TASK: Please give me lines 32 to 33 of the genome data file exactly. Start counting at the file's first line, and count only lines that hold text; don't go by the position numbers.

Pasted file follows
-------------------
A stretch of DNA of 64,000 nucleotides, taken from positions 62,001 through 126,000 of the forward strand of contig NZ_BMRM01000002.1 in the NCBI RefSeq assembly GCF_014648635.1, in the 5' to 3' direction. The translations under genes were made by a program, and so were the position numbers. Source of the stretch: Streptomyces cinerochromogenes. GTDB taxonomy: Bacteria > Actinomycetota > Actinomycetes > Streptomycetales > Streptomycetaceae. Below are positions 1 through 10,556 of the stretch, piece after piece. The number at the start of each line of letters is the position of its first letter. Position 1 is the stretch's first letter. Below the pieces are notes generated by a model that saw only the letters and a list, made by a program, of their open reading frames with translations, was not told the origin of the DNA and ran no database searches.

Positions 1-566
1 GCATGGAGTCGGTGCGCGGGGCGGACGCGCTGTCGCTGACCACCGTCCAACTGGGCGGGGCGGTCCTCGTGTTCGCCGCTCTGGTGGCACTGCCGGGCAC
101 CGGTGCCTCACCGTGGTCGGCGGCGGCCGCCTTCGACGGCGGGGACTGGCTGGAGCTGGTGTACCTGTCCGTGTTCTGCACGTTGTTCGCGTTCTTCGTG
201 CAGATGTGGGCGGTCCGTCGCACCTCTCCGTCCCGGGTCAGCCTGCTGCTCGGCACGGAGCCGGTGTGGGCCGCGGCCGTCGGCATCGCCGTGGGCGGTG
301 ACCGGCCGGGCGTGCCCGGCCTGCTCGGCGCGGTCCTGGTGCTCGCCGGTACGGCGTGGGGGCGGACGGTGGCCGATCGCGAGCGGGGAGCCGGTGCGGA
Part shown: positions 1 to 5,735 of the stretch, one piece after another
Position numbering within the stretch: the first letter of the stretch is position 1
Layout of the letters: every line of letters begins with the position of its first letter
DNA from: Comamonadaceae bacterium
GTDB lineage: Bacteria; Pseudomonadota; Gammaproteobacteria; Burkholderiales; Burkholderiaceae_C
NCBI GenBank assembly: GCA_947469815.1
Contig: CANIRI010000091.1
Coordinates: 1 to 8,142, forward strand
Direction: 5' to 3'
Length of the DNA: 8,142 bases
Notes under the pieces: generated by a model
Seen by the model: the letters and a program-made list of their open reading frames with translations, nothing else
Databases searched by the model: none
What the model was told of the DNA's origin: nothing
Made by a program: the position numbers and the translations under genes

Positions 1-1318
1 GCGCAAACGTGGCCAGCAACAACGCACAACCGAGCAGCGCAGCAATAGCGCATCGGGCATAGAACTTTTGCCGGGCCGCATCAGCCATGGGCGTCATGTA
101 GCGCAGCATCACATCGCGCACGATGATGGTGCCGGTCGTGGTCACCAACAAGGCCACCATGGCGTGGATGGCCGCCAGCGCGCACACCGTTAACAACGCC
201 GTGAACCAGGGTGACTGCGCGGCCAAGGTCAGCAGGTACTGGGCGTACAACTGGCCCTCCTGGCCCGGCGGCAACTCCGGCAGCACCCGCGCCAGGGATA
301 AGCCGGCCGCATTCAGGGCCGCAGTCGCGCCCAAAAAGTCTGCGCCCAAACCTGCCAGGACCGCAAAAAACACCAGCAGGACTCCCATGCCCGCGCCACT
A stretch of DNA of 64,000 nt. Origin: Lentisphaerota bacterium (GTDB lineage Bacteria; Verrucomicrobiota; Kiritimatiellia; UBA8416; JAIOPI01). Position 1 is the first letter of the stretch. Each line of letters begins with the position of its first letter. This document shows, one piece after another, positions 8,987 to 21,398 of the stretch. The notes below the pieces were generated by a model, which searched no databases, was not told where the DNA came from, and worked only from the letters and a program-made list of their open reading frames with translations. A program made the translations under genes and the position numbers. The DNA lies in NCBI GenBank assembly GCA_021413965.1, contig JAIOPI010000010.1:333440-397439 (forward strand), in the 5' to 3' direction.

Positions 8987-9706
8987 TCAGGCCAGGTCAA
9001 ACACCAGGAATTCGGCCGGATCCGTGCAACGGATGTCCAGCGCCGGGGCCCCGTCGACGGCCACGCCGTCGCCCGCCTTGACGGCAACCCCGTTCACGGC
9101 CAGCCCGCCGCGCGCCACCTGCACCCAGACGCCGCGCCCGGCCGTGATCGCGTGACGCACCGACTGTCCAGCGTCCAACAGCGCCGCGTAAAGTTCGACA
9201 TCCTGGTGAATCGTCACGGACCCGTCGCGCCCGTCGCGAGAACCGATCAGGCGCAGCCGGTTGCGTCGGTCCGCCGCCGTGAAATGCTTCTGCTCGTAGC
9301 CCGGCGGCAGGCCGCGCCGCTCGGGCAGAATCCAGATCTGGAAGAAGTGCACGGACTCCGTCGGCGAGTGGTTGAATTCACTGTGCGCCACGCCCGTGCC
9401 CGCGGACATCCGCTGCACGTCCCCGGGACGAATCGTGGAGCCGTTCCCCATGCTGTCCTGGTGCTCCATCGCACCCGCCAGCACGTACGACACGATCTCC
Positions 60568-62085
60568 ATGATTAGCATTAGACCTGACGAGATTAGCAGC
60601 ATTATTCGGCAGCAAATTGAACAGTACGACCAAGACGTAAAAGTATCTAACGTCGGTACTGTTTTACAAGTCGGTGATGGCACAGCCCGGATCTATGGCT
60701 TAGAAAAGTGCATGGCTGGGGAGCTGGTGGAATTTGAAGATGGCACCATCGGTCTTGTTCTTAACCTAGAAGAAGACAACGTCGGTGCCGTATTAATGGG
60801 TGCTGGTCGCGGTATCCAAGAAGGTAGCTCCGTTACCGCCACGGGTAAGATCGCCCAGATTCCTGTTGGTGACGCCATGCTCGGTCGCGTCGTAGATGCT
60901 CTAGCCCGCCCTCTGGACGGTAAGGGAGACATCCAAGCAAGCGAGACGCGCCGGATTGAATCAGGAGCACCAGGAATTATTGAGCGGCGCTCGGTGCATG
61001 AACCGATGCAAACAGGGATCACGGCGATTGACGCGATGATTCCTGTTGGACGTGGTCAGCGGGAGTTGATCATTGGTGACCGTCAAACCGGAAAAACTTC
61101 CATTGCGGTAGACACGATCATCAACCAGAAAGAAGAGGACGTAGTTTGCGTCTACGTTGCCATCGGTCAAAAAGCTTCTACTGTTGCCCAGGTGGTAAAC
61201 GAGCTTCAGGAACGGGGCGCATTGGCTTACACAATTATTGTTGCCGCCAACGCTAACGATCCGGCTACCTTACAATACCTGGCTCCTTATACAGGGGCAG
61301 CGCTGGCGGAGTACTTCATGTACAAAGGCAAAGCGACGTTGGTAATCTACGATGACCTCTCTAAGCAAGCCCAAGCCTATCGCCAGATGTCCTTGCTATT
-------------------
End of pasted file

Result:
9201 TCCTGGTGAATCGTCACGGACCCGTCGCGCCCGTCGCGAGAACCGATCAGGCGCAGCCGGTTGCGTCGGTCCGCCGCCGTGAAATGCTTCTGCTCGTAGC
9301 CCGGCGGCAGGCCGCGCCGCTCGGGCAGAATCCAGATCTGGAAGAAGTGCACGGACTCCGTCGGCGAGTGGTTGAATTCACTGTGCGCCACGCCCGTGCC